Let us know what you decide. This was a really fun post to read. I felt like I was watching House Hunters. :)

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  4. I would go with house A...just because the mold in house B. It can be nearly impossible to get rid of! Plus, an older house may have more and more problems as time goes on. So, house A is my advice! It sounds really good still! Three bedrooms and two bathrooms, I think, is a great size for a starter house!

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  5. We've seen a lot of this too in our house searchings, and it's so tough! House B sounds nice but those are some VERY substantial fixes and I would be nervous about dumping more and more money into it to make it livable.... foundation cracks and mold are pretty big issues.

    Of course, it's also scary to buy a house that doesn't give much room to grow as a house is a big commitment and you plan to live there more than a year or two...I would go for House A if you have to pick now, but you never know what might come up as you keep looking. We've been looking since September and trying to figure out what would work and what we could be happy with, and the house we're signing on THIS WEEK (yay!) popped up out of nowhere and is a perfect fit for us.

    Best of luck!

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  6. Well, obviously some things are more important than others, so I would list what your priorities are and find the house that has the most important points that you are looking for in the house: big backyard? deck? dining room? cheap and affordable? small and easy to clean?
    I think if you really want it, you should just buy the one that is more expensive, but if you don't want it, just get the smaller house...if you plan on more kids in the near future, maybe you should go for the big one.
    Those are my suggestions. :)

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  7. I personally like older houses for several reasons, and one of them is that most newer houses are built very shoddy. But with all the work that needs to be done on the bigger house, I wouldn't buy it. The costs for all of that will probably well exceed what you have listed as what you think it will cost, because once you get in, you will find a lot more wrong with it. I don't know about your bank, but our bank wouldn't even finance a house in that kind of condition either. Those are some pretty big problems, and when we bought and moved into our house it was nice that it was all redone and we didn't have to do anything to it at all. Some of our friends were always having to do things to their houses which might be somewhat fun but also very expensive and time consuming especially when you have a baby. Not to mention harmful to live in, especially with the mold. Ultimately it is your decision though so I hope you guys pick which one you can both live in and love and make it home!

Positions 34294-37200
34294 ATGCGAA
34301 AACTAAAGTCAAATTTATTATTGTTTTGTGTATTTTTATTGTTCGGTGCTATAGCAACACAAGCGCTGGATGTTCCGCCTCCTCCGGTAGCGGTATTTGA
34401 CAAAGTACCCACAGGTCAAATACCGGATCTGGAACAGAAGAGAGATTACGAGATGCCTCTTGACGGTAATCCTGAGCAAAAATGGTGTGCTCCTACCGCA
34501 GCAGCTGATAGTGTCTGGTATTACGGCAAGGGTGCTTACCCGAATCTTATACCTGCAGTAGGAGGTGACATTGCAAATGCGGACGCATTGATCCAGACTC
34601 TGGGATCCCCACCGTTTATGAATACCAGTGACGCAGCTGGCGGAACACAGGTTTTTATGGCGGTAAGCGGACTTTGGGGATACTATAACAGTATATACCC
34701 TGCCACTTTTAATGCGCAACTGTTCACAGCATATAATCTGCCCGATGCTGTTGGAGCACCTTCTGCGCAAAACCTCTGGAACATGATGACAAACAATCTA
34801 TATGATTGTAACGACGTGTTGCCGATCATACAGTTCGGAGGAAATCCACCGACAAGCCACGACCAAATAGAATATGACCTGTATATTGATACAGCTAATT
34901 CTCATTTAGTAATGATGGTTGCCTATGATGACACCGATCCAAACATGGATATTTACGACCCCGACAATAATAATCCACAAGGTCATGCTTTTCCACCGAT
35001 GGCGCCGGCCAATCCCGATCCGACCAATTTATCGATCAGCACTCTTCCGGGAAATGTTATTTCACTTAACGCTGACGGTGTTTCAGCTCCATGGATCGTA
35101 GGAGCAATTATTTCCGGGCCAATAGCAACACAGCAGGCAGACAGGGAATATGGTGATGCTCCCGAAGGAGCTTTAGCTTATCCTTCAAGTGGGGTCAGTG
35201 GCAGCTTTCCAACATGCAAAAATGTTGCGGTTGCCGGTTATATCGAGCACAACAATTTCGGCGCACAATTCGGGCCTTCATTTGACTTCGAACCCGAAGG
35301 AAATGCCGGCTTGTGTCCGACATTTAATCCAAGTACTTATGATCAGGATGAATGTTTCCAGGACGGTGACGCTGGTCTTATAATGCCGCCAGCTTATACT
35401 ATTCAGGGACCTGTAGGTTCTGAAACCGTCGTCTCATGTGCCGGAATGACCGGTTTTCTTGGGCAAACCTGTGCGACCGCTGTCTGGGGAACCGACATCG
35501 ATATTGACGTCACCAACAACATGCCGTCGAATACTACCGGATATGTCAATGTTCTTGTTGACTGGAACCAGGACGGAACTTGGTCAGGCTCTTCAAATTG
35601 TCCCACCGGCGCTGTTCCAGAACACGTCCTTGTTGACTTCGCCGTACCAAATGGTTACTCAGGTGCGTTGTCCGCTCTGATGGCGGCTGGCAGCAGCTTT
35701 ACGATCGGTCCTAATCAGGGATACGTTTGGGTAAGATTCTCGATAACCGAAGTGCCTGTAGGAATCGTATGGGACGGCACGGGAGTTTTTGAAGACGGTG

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  8. Hey Meems!

    Dave has done framing on houses and house inspections for industrial hygiene, and he says that those problems you mentioned are biiiiiiiig problems. In my opinion, it sounds like you'll have to put more money into either house anyway, but house A would be way more worth it. House B, like everyone has said, will be a huge hassle, and even if you THINK you got everything fixed, there's always a chance that something got overlooked. I'm kind of thinkin' House A, especially if it has a nice yard. I say that because, yes, it might be smaller, but if you need more space and if the yard permits, you would be able to build onto it... but only as you need it, or acquire the money for it.
    ...but that's just me. :)
    ~ac

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  9. BY THE WAY, I was telling Devin about this new house that you like and Jeff doesn't so much, and he agreed with me that, in our opinion, that's the best house. :)

    Just wanted to let you know.

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  10. I think you should give it a month or two...Spring starts really, really, really soon and more people will be putting houses on the market! Get something you love...don't settle for something that's just ok :) Make sure there is plenty of storage space in the way of closets too...trust me, you will appreciate it...